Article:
And after a good run of vying for a classical career, I found my self out in the world with no music work, and all of my time spent trying to pay rent, but playing all the time, every week. And most of this was because I was back to playing in the streets.
By the time I found myself in NYC, I had just finished a two year stint playing with some wild street performers out in San Francisco. We never made any money, it was all for the art and rush of performing. We would get crowds of people of more than a hundred, every Thursday night at sundown, most of whom were also performers – everyone listening, thinking, and trying to get on stage (the stage was really just a street corner in a seedy part of town in the Mission District) to do their piece next. Poetry, Slam Poetry, comics, singer/songwriters, jazz cats, a violist, punks, hippies, Jazz combos, anarchists, underground leftist political organizers; the wildest, most eclectic blend of the arts I have ever witnessed. We called ourselves the CAI, the Collaborative Arts Insurgency, and it was through this organization that I finally found myself beatboxing proper with a flute.
But in New York, I was clobbered with the cold reality that big cities are expensive. Too expensive to have an apartment nice enough to teach in, and too big to get a teaching studio without a famous name. In fact, you can hardly book gigs in NYC unless you can promise seats in chairs, which, as I mentioned before, takes time and money. But the subway runs 24/7, and the flute fits in a backpack easily enough. So at work, I find myself playing in the subway during my “lunch” breaks (which were generally at 8 at night, as I worked nights for a grocery store). I quickly found that after a nine hour shift, it’s not fun to go home and blow some Taffanel and warmups with a metronome for a couple hours. If I was to keep my chops up and still play everyday, I had to play underground.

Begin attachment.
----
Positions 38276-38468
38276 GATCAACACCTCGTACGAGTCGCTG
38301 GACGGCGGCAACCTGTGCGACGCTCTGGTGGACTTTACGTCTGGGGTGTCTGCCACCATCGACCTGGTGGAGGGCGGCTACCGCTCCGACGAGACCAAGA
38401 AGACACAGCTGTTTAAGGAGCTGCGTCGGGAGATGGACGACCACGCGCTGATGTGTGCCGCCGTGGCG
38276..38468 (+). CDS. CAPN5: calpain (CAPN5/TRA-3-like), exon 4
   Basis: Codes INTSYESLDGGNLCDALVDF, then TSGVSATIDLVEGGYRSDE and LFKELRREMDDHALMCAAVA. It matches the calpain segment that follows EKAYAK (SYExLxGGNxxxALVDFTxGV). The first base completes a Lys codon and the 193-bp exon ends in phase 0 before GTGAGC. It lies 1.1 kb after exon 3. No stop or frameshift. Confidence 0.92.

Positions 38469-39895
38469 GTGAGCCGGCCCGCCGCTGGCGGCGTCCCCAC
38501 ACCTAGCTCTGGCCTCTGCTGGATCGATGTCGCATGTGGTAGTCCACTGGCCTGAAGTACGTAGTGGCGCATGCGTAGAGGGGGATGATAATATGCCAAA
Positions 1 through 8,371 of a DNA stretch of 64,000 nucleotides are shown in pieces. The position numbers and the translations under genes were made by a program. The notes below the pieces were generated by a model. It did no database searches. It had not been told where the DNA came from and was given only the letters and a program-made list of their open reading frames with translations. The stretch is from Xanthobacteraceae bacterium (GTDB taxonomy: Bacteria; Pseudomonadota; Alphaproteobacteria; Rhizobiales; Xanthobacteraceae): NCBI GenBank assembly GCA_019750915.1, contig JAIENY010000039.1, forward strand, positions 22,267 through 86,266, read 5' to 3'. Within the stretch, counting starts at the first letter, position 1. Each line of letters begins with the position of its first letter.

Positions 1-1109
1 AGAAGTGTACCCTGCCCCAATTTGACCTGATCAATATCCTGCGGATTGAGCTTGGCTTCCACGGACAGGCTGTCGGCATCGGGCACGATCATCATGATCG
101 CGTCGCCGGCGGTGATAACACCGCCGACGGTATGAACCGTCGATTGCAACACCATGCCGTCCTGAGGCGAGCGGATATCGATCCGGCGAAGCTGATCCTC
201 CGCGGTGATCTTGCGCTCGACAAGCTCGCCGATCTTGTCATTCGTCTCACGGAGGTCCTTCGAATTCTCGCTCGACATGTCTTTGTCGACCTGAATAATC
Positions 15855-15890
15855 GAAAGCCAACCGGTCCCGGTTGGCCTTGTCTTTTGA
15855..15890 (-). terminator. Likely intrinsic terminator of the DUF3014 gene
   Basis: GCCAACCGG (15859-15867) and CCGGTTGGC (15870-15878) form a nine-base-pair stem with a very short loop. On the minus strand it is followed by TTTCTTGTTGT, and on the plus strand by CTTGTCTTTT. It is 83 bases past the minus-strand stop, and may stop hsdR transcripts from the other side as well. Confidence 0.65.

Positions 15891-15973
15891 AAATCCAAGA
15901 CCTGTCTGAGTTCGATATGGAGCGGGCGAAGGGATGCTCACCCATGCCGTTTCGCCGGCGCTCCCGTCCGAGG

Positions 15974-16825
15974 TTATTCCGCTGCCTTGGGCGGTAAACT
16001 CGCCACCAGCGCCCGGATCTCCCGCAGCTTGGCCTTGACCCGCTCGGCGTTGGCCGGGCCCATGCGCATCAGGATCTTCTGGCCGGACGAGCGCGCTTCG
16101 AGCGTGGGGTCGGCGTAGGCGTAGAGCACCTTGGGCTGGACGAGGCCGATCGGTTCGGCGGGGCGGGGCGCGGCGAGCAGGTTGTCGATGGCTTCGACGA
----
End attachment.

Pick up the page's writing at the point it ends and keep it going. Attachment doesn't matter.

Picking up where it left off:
And it was here in NYC in the subways where I finally found my first tunes that I turned into videos. The first 5 I put up were beatboxing flute Super Mario Brothers theme, Inspector Gadget remix, Sesame Street, “Peter and the Wolf ”, and Freedom Jazz Dance (all my videos can be found at youtube.com/ freedomworksfilms, although many others have made videos of me too – a little investigation can find them). These were shot as single takes in a session of about 45 minutes. They were the tunes I played in the subway every time I pulled out my flute, and they made the most impact on the folks listening. I would like to point out that all though they do all include beatboxing, they are all from different genres – video game, a cartoon, a children’s TV show, a classical tune (which most kids and adults know) and a not so well known, yet funky jazz tune.
The recordings were made in December 2006, and at that time I only had about 3 basic beatbox sounds – ts, K and B (more about those and their immediate variations later!). But they are each used in different ways with the flute in the videos: some more flute, less beatbox; some more beatbox, less flute.
These videos were a direct result of finding out what people liked to hear underground in NYC. I had experimented with lots of different tunes and styles, and many different arrangements of the same tune, and focused on what I thought people wanted to hear. It was important to try and find out what people like to hear, and I was willing to try playing anything. Beatboxing on the flute was always a winner. Beatbox flute is flashy, sounds different and unique, can mimic a lot of contemporary music, and is capable of filling an audience with incredible energy and enthusiasm.
So, Beatbox Flute. What is it? Can anyone learn it? What’s the deal, and how are all those sounds being made?